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Published:April 29th, 2008 14:16 EST
World Chronicle: April 29

World Chronicle: April 29

By Krzys Wasilewski

It happened today in Brussels, Belgium...

Lithuania threatens to block EU trade negotiations with Russia, which are to begin this week, citing the unstable situation in the Caucasus region as one of the reasons. Other points that the Baltic state finds vital to solve before the 27 member states invite Russia to talks are the lack of unified energetic policy and hostile relations between Moscow and the Baltic republics. If the European Union fails to work out a compromise within itself, the trade negotiations will be delayed for the third consecutive year. The previous two attempts were vetoed by Poland that accused Russia of closing its markets to Polish products. However, both countries had reached an agreement early this year and the Polish foreign minister announced on Monday that his country would withdraw its veto.

It happened 63 years ago in Dachau, Germany...

On April 29, 1945, American troops brought freedom to thousands of prisoners of the Dachau concentration camp. Gen. Dwight D. Eisenhower, who commanded the American forces in Europe, reported on the arrival to the camp, “Our forces liberated and mopped up the infamous concentration camp at Dachau. Approximately 32,000 prisoners were liberated; 300 SS camp guards were quickly neutralized.” During the last days of the camp's operation, the guardsmen executed hundreds of Russian soldiers and dispersed thousands of prisoners among other camps. The Dachau concentration camp was the first such place established by the Nazis in Germany as early as March 1933 with an intention of separating political opposition from the rest of the society. Among the first prisoners were Communists and Catholic leaders, both groups strongly opposing Adolf Hitler's fascist politics. Throughout the war, the camp also received inmates from Poland, Russia and other occupied territories. It is believed that more than 35,000 people were killed or died of starvation or diseases in the camp.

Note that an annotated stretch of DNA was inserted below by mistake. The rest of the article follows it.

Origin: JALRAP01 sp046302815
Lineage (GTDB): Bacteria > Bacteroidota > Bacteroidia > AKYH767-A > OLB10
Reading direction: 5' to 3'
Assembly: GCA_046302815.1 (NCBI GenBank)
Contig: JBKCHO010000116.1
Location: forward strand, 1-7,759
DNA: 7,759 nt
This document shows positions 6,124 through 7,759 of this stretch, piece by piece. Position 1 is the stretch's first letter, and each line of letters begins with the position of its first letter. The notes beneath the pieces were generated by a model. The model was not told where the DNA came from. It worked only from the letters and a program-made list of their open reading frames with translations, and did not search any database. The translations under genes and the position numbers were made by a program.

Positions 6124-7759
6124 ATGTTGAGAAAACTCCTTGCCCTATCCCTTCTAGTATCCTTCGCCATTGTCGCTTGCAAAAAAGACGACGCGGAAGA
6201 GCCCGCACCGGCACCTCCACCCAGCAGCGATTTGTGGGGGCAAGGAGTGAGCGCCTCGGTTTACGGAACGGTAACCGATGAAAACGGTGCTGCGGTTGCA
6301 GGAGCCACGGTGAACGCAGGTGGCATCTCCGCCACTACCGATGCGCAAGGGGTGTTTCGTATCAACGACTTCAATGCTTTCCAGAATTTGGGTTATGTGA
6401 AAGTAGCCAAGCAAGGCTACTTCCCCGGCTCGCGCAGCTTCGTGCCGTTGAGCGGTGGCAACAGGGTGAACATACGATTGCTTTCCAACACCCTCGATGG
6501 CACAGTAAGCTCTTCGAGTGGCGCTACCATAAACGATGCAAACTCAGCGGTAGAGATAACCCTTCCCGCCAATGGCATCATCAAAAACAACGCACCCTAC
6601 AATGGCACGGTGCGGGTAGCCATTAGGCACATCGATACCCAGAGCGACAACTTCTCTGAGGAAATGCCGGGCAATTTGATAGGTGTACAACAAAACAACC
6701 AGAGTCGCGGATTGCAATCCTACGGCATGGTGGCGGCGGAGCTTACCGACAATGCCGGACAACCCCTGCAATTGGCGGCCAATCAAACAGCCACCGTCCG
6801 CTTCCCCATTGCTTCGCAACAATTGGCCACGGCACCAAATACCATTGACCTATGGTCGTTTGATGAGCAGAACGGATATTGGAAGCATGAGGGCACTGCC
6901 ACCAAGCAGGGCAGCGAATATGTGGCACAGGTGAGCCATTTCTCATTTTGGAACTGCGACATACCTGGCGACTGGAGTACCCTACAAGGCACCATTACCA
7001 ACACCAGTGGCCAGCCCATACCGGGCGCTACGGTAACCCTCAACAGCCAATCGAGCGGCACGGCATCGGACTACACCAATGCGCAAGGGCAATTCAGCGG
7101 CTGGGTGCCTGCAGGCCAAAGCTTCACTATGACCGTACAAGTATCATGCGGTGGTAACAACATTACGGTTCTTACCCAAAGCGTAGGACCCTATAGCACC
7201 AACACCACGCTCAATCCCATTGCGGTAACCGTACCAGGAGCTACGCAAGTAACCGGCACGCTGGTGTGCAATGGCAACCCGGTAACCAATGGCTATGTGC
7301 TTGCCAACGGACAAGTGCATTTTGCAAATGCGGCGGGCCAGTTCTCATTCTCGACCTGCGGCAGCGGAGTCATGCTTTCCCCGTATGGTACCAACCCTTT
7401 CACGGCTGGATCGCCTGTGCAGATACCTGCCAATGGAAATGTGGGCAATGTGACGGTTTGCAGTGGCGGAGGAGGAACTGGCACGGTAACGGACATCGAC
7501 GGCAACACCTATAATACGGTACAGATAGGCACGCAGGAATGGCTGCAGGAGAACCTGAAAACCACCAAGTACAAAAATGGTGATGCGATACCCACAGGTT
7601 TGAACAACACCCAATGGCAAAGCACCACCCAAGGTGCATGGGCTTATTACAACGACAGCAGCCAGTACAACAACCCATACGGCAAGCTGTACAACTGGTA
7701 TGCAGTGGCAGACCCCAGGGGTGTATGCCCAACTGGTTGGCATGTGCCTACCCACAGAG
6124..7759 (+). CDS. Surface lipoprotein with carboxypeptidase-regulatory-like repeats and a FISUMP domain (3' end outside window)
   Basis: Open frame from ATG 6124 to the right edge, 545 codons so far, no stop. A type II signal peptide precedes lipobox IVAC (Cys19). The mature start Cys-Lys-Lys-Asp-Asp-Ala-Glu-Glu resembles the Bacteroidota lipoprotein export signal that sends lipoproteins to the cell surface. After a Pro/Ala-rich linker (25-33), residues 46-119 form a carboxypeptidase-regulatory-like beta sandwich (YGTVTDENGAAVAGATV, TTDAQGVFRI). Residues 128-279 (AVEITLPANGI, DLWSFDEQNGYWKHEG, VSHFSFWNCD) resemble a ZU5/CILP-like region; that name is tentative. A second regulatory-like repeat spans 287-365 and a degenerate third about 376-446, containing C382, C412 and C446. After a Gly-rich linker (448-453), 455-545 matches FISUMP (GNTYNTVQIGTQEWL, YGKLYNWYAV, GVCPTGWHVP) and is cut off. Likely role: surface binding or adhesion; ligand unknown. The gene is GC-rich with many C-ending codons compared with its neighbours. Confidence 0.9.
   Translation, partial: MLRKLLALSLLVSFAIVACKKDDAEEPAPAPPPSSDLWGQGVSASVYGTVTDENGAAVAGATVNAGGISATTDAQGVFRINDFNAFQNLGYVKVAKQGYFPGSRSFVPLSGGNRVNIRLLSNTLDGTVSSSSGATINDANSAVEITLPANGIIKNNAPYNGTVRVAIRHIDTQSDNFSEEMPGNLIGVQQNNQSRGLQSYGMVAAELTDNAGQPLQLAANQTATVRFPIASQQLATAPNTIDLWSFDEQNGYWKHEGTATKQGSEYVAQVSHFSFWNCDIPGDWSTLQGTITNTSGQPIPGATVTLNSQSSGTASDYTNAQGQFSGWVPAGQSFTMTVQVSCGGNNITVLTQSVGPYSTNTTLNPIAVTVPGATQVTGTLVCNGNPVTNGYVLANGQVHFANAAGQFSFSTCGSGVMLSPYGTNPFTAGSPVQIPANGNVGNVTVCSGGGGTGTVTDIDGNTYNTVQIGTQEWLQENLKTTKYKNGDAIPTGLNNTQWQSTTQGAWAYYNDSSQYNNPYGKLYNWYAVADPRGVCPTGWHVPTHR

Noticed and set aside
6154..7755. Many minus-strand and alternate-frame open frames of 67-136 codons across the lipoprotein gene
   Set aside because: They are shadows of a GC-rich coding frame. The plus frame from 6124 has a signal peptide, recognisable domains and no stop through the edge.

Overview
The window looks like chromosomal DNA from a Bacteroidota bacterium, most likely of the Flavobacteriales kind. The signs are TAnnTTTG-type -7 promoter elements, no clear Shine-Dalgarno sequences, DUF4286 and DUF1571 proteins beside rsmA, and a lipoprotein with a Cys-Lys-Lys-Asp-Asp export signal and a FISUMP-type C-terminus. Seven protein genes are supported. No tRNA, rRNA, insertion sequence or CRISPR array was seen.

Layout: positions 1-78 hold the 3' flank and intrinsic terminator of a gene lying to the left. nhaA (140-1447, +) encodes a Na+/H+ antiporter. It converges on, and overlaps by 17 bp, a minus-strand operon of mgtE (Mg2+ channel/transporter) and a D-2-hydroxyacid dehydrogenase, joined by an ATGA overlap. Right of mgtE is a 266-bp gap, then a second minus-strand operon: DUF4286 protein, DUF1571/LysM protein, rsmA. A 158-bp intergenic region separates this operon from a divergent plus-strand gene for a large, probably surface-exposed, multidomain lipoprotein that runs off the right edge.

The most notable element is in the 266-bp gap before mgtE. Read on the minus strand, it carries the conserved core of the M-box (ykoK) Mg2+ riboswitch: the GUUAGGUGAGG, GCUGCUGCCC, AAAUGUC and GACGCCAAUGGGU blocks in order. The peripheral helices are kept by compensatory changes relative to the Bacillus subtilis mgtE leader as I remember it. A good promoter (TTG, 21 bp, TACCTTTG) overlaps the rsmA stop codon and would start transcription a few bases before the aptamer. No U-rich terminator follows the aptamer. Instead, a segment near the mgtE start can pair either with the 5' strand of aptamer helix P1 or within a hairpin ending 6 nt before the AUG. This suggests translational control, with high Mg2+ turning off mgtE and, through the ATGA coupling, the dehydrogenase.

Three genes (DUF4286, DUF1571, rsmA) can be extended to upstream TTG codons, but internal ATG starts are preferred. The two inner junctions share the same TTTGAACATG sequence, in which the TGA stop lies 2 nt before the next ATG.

It happened 145 years ago in San Francisco, CA...

It's the birthday of William Randolph Hearst, a pioneer of yellow journalism. Hearst was born in San Francisco in 1865 to a wealthy family; his father, George Hearst, was an influential businessman and senator. Having been expelled from Harvard at 23, William Hearst began to invest in newspapers, starting with San Fransisco Examiner, which Hearst quickly turned into one of the most readable titles in the region. People loved to buy the newspaper that was the first to lambaste politicians, uncover personal scandals or even create national policy. Historians admit that it was Hearst and his newspapers that played a major role in bringing the United States into war with Spain over Cuba in 1898. Hearst is reported to say, “Don't be afraid to make a mistake, your readers might like it,” and “You can crush a man with journalism.” His brilliant career ended with the Great Depression that made him close most of his titles in order to save himself from bankruptcy. William Randolph Hearst died in 1951, but one remnant of his empire, The Hearst Corporation, still exists to the present day.

It happened 579 years ago in Orleans, France...

It was on this day that Joan of Arc arrived in besieged Orleans, an event that changed the outcome of the British-French one-hundred-year conflict. She was young and a woman who, in the Middle Ages, usually meant that her place was at home where she should wait for her husband and look after their numerous children. But since her early childhood, Joan had felt that God had predestined her to greater things, most notably to save France from barbarous England. When she arrived in Orleans on April 29, 1429, French commanders would not listen to her suggestions at first; only after she had won the approval of ordinary citizens and fighters, did the military begin to take her seriously. Joan opted for an aggressive counterattack that would surprise the English who had grown fatigued after months of besieging the city. Less than two weeks later, Orleans was free and Joan became the national heroine. Her victorious march would last until May 1430, when she was captured by English forces during the siege of Compiegne. By the verdict of the English clergy, Joan was sentenced to death for heresy and burned at the stake on May 30, 1431. Almost thirty years later, the Vatican declared her innocent.

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